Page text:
New tax shouldn’t hurt charities
It isn’t a tax deduction that motivates most who give donations
Tax reform signed into law by President Donald Trump just before Christmas may be detrimental to many charitable organizations, some analysts insist. That’s an absurd claim. It should not make an iota of difference in how we Americans respond to need.
If you make contributions to recognized charities, you may be using them as a deduction to lessen your income tax bill. There had been some concern Congress would eliminate that deduction, which costs the Treasury an estimated $41.5 billion a year.
But the new law keeps the charitable giving deduction in place.
So what’s the problem?
Some analysts worry that tax relief granted to most Americans may prompt some to forego charitable giving because, in essence, they don’t need the deduction to reduce their tax bills. For those using the new $24,000 standard deduction for married couples, there is no reason to resort to any itemized deductions.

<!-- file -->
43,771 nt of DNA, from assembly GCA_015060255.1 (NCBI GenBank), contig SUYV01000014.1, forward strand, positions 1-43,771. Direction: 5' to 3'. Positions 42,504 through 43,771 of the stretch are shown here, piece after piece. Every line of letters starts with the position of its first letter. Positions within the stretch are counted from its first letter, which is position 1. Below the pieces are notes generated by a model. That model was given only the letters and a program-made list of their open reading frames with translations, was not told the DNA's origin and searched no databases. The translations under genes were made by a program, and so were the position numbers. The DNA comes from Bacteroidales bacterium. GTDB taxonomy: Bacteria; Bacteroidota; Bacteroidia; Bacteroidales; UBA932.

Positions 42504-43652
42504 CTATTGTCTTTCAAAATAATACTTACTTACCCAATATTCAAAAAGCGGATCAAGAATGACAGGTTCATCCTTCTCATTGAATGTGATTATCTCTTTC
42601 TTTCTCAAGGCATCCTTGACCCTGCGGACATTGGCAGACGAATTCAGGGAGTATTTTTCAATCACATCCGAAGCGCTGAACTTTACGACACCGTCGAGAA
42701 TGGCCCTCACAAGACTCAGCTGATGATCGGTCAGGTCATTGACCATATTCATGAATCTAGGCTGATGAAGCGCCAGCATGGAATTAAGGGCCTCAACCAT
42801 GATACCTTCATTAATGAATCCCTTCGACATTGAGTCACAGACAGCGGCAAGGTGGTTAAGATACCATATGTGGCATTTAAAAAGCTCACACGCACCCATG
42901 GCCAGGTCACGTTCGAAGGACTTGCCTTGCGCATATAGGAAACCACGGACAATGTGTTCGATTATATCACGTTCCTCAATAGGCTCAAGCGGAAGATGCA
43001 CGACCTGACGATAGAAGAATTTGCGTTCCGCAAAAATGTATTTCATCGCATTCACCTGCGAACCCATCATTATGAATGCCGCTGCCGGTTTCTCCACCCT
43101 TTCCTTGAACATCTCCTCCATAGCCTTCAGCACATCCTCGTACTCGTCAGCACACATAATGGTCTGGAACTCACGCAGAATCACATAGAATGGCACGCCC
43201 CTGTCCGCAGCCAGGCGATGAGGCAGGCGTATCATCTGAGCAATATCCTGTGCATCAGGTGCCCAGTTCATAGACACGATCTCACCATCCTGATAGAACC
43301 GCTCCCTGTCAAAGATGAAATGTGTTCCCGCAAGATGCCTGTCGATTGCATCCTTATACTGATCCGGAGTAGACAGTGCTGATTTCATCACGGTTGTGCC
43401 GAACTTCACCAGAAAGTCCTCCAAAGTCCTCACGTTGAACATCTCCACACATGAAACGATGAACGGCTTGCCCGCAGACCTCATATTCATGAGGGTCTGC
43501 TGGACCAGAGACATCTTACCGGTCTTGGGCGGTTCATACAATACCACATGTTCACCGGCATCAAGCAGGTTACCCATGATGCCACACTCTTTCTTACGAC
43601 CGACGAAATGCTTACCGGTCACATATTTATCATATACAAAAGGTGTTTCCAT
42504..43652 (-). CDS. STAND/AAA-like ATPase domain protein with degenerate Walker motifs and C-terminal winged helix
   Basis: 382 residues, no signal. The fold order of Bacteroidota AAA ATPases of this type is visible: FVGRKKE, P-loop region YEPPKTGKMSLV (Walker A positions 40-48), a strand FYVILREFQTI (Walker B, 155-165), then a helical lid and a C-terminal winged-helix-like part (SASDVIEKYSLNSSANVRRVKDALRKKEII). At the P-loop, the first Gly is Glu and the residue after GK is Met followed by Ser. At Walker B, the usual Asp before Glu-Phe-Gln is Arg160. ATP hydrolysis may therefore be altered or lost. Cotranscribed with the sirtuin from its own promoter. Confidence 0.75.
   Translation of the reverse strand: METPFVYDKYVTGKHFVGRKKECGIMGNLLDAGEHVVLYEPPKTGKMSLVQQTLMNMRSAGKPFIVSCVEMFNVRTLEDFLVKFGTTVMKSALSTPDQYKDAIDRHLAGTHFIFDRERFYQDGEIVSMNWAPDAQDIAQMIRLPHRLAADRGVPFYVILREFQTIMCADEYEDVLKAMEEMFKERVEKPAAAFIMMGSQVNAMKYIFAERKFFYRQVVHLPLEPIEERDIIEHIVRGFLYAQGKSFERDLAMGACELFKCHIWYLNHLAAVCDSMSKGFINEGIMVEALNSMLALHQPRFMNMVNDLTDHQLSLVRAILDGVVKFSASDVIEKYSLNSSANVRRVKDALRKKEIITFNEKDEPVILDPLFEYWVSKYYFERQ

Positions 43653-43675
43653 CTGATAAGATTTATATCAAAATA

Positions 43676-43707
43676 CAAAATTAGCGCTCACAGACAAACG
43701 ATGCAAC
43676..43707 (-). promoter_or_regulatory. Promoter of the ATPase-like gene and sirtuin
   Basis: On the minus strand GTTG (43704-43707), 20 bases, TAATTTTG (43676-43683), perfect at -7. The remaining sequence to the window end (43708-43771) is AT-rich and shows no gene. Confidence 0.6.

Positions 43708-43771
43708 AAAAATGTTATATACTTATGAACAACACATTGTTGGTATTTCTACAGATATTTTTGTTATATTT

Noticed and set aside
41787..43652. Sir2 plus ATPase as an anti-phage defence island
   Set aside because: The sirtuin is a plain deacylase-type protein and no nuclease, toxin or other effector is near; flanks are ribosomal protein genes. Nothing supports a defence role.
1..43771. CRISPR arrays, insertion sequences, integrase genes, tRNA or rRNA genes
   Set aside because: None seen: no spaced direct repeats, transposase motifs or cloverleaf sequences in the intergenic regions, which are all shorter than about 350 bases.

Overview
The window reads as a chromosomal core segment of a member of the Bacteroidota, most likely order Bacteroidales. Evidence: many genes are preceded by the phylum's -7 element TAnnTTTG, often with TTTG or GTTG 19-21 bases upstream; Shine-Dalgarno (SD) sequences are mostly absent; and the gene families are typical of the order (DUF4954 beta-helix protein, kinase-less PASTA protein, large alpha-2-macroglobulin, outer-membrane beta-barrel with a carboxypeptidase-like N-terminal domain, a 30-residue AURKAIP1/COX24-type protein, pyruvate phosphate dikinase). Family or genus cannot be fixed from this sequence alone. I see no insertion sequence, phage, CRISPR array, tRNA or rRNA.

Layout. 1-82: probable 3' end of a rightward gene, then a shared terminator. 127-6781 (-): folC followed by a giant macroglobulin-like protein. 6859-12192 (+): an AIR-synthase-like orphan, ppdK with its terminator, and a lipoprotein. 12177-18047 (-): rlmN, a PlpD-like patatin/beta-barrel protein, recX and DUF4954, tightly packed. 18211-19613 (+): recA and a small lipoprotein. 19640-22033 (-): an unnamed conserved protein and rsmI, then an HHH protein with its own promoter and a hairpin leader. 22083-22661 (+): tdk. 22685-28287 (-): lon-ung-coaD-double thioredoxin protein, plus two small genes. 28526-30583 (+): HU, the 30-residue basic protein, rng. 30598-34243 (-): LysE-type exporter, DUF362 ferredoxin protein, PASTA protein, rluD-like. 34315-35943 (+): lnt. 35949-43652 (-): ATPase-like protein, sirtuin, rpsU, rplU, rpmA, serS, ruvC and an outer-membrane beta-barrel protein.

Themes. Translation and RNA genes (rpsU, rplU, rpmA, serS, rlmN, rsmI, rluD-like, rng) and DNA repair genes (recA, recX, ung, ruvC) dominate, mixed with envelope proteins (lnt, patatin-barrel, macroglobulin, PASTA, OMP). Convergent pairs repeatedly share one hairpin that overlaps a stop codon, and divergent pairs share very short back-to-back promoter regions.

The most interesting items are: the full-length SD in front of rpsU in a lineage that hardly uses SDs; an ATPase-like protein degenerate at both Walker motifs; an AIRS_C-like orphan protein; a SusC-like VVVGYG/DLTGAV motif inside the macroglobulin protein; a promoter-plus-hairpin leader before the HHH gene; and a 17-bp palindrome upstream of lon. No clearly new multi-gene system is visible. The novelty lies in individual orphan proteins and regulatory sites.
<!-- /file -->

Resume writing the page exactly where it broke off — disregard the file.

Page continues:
Some people may reduce charitable giving because it no longer helps them. Or so say some commentators.
No doubt that will happen in some situations. But concluding it will be a major problem assumes most charitable giving is not out of a motive to help worthy causes, but for purely selfish reasons.
Americans are better than that. We are confident the overwhelming majority of charitable giving is out of the goodness of donors’ hearts, not merely to save them money at tax time.
Here’s hoping our argument is proved right by events, starting early this year.
If you know of a need and can help fill it, please do by making a donation to a worthy cause — as soon as possible.